ROBERT SIEGEL, host:
Today in Hong Kong, the Olympic torch received the sort of welcome that has eluded it in other legs of its journey. An enthusiastic crowd of tens of thousands lined the streets.
But as NPR's Louisa Lim reports, the day was not entirely tension-free.
LOUISA LIM: I'm standing among a crowd of people who are waiting for the Olympic torch to go by, and many of them are wearing red to show their patriotism. They're waving enormous Chinese flags. There's even a guy who I can see right here. He's up a tree right beside me. This is the torch relay exactly as the Chinese government envisaged it.
(Soundbite of cheering)
Ms. YU YU DUAN(ph): We're very excited. We have been looking forward to this for a long time. And I've been waiting for here now two hours. Oh, the torch is coming!
LIM: That was Yu Yu Duan, who'd asked for half a day off work to cheer the torch. Near her was Cha Man Wa(ph). He brought along his 7-year-old granddaughter on what he sees as a historic day.
Mr. CHA MAN WA: Because I'm Chinese and I was in the country, and I feel proud about our country.
Unidentified Group: (Speaking foreign language)
LIM: Shouts of go China go ring out. Some, like businessman David Po(ph), believes that the mood has been changing since Hong Kong returned to Chinese rule in 1997. People have been rallying behind the government in Beijing and its Olympics, especially after pro-Tibet protests dogged the torch relay elsewhere.
Mr. DAVID PO: I must say that there's certain patriotism, the kind of feeling it's a first for the last hundred years.
(Soundbite of protest)
LIM: And a tiny group of activists shouting for human rights on one street corner shows the downside of that patriotism. When some of them, including Hong Kong's best-known pro-democracy leaders, tried to hold an alternative torch relay, the reaction is hostile.
Politician Martin Lee is shocked.
Mr. MARTIN LEE (Former Chairman, Hong Kong Democratic Party): A few guys(ph) swearing, very bad language.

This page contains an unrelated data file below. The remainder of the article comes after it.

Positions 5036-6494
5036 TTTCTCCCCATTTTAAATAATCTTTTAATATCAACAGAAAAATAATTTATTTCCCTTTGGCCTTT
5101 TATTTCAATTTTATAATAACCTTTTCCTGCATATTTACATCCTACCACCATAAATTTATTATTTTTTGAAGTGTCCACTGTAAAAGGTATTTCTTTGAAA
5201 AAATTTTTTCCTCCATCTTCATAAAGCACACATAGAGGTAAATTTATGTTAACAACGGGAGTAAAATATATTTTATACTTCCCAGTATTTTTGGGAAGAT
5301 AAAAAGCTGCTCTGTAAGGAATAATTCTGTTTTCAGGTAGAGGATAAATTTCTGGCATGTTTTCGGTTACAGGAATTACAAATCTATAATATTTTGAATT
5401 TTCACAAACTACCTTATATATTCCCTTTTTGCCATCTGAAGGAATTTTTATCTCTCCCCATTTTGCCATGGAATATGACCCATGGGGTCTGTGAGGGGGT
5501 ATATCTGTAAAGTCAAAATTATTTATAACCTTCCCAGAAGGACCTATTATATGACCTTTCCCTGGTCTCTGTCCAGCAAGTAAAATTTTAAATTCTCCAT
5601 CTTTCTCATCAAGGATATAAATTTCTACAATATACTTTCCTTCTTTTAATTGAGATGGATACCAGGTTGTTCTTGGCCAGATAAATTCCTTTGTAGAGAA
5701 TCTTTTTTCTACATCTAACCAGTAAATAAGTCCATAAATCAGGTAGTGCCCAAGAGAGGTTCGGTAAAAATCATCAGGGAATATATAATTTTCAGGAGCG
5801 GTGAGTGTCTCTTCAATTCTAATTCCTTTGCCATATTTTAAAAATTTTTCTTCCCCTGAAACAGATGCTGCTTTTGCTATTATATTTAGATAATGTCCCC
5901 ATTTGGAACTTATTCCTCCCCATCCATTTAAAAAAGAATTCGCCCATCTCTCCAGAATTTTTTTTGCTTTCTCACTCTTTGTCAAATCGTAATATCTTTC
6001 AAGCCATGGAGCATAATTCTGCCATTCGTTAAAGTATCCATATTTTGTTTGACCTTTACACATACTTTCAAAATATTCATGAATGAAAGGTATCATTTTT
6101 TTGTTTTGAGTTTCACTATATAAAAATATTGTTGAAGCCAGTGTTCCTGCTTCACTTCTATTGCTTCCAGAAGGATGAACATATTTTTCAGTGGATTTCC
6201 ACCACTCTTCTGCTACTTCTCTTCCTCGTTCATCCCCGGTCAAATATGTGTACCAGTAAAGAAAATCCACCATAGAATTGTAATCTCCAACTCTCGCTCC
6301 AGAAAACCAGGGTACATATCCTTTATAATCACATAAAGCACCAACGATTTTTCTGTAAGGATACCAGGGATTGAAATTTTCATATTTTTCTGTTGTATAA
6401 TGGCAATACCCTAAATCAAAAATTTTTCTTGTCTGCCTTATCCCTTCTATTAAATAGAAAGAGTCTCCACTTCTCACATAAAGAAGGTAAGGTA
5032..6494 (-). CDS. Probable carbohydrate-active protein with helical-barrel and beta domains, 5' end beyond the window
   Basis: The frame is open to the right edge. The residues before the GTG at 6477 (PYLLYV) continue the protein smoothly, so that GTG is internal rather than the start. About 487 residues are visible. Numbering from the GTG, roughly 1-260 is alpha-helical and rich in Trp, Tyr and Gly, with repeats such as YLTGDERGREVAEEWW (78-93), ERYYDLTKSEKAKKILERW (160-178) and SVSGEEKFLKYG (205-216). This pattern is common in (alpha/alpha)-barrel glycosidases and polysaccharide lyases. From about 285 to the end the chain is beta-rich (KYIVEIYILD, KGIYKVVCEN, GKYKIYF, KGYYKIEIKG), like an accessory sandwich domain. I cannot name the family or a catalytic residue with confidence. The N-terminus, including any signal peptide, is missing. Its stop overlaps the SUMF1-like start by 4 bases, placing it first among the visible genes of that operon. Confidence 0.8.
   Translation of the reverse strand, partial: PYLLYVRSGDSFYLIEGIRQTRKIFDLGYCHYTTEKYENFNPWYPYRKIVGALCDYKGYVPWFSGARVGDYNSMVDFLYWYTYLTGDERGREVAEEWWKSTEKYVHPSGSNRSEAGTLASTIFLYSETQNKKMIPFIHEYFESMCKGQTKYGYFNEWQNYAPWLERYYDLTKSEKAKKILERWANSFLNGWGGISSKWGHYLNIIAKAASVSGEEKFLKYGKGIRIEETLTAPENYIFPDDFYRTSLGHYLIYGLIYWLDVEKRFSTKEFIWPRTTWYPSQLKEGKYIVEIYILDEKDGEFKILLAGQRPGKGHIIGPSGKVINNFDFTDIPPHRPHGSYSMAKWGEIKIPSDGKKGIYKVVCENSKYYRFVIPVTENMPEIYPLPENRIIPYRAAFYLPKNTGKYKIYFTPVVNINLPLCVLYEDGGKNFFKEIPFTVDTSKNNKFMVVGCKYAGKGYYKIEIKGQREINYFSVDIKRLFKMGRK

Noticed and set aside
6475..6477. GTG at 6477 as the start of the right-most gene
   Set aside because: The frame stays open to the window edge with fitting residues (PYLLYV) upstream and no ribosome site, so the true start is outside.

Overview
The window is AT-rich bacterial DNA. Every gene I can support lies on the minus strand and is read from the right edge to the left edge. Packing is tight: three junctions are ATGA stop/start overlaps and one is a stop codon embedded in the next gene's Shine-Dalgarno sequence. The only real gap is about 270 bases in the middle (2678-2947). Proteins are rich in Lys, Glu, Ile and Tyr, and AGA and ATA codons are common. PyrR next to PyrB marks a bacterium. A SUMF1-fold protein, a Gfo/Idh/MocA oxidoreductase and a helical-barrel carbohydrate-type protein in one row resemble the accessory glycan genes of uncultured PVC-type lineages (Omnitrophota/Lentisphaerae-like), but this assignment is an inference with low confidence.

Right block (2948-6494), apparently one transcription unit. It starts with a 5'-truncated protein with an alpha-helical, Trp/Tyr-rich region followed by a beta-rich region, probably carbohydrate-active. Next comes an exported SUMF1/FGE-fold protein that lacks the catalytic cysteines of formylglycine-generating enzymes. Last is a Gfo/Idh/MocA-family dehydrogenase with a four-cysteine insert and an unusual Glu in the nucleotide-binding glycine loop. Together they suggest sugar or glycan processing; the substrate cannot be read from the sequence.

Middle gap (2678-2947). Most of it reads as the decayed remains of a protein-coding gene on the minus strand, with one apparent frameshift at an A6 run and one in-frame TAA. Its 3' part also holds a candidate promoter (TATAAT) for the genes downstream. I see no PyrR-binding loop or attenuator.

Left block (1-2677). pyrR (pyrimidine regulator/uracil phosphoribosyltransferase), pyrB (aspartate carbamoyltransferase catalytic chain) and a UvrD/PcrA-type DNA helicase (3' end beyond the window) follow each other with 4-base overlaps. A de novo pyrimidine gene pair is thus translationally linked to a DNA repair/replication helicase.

(Soundbite of protest)
LIM: In fact, police say, eight activists actually had to be rescued for their own safety after being heckled and jostled by the crowd. Legislator Lee Cheuk Yan(ph) is worried this lack of tolerance for dissenting opinions is a dangerous trend.
Mr. LEE CHEUK YAN (Legislator): That's exactly the problem. There in Hong Kong, in China there are no room for critics now. This is a very sad development.
LIM: But one high-profile critic was taking her campaign to the press rather than onto the streets. Over the last couple of days the authorities have refused to allow several activists to enter the city. But actress Mia Farrow was in town, hoping to get China to put pressure on Sudan to end human rights abuses in Darfur.
Ms. MIA FARROW (Actress): China is underwriting the atrocities in Darfur. We look to China, as China has a unique relationship with Sudan, and therefore a unique point of leverage with Sudan. So it's really: please, China, use that leverage to end the suffering for the people in Darfur.
LIM: But for many Hong Kong people such concerns were far from their minds. It was a day of pride, a day of celebration, and many were determined no one should spoil their party, whatever the cost.
Louisa Lim, NPR News, Hong Kong.
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